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January 4, 2002 -- A New York museum is trying to kick out the owner and tenants of newly restored apartments on the Lower East Side - so it can spend $2 million in taxpayer money to convert the building into "historic" tenements.

The Lower East Side Tenement Museum on Orchard Street has struck a preliminary agreement with the state to condemn the neighboring five-story brick building - even though the owners have just completed a multimillion-dollar refurbishment.

The building, at 99 Orchard St., houses 15 apartments, which are fetching $1,650 a month in rent, and an acclaimed Chinese restaurant, Congee Village Restaurant.

But under the museum's plan - which is being supported by the Empire State Development Corp. - the museum would acquire the building by eminent domain and use it to expand its facilities and tours showcasing immigrant life in the 1800s.

One of the building's owners and residents, Lou Holtzman, 52, whose family has owned the building since 1910, said yesterday he was outraged the state would close down a flourishing business and drive out tenants.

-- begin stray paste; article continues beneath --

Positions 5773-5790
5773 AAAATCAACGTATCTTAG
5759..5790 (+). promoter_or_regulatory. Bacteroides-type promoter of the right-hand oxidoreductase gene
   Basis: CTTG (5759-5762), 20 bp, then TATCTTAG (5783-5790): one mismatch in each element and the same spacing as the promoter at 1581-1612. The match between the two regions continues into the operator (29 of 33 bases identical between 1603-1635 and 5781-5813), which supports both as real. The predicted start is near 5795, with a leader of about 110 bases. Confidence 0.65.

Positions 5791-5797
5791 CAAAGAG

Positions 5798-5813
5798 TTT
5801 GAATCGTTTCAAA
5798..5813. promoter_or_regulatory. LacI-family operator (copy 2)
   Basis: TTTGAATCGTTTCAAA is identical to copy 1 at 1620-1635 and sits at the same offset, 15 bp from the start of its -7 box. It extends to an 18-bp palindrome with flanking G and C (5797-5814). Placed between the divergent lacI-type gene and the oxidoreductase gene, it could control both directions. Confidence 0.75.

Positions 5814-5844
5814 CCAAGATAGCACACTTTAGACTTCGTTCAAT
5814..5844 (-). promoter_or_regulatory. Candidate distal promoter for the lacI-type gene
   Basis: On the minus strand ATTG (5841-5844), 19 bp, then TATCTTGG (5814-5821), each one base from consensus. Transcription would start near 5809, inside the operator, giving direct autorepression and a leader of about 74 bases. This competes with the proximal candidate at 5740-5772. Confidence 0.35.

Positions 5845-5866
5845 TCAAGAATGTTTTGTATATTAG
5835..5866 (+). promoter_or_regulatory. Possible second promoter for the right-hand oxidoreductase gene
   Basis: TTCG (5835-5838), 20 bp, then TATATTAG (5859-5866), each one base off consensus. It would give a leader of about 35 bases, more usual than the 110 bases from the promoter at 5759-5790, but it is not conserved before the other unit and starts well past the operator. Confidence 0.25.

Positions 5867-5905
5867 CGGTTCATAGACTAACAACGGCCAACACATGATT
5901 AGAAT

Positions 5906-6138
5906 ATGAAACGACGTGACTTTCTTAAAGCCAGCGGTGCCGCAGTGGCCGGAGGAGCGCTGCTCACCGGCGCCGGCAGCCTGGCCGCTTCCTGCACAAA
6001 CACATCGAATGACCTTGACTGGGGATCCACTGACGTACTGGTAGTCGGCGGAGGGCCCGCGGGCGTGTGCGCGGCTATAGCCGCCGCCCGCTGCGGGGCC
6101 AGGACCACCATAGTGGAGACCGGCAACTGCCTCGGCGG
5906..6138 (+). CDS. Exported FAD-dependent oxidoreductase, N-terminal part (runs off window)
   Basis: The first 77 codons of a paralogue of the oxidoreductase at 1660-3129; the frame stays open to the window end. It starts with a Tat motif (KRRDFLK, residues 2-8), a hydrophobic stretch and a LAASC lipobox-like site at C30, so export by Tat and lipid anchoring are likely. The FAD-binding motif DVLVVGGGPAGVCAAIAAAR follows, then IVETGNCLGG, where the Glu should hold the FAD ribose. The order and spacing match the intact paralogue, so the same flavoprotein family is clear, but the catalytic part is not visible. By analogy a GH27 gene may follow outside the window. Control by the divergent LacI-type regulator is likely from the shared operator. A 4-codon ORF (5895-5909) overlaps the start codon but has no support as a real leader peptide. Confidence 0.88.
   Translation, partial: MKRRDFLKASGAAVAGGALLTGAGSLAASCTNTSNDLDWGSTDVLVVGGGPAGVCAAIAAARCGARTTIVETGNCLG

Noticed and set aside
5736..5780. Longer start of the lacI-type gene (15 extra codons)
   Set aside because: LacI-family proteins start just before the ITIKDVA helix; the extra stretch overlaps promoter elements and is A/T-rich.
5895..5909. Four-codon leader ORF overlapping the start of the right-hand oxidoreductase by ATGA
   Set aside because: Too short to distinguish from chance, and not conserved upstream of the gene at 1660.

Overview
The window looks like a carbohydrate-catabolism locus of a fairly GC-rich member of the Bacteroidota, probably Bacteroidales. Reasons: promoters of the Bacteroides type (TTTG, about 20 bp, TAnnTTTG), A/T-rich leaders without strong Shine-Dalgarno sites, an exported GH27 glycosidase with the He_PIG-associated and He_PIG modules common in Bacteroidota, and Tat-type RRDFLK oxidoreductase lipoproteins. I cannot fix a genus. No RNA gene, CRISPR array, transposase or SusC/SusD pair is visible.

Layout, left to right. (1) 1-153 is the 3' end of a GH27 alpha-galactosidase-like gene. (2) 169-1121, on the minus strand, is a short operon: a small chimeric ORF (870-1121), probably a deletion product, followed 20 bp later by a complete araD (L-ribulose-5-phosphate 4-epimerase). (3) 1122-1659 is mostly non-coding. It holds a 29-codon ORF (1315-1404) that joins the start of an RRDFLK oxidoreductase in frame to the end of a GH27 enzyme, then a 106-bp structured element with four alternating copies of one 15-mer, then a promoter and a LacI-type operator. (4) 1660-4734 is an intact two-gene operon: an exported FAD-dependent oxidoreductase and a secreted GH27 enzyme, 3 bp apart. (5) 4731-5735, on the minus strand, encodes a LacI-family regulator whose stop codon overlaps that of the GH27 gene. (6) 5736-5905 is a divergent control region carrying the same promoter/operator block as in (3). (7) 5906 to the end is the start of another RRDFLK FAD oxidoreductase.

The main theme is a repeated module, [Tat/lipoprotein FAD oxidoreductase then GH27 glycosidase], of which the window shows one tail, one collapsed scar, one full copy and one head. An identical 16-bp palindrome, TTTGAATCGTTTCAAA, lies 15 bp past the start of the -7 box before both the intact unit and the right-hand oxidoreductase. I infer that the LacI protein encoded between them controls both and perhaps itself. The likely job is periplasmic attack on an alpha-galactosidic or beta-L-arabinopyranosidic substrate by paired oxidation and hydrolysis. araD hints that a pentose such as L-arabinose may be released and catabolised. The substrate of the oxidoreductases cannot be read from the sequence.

"I can't understand how this is for the public good," he said.

"You would think the museum would have some appreciation of how immigrants to this country established businesses over decades and added to their communities.

"My mother ran a shop in this building from the 1940s to the 1980s - in the days when the Lower East Side wasn't the most popular neighborhood."

Holtzman, a recording engineer, co-owns the building with property investor Peter Liang.

Holtzman's wife, Mimi Holtzman, said the museum's plan to install four tenement apartments in the building was like a "Disney World creation."

"How can you build tenement-style apartments and then say they have historic worth?" she said.

In planning documents obtained by The Post, the museum - which often works on immigrant projects with Ellis Island and Statue of Liberty Park - said the apartment building was built as a pair to the building which now houses the museum.

The museum planned to spend $1.35 million to acquire the building from its owners and reimburse tenants and another $2.338 million to renovate it, the documents said.

The owners believe the building alone is worth more than $3 million.

The document said "historic" tenements would be installed as part of the renovation, along with a theater, classrooms and a storage facility.

The plan said $2 million was "committed" to the project in a grant from the City Department of Cultural Affairs

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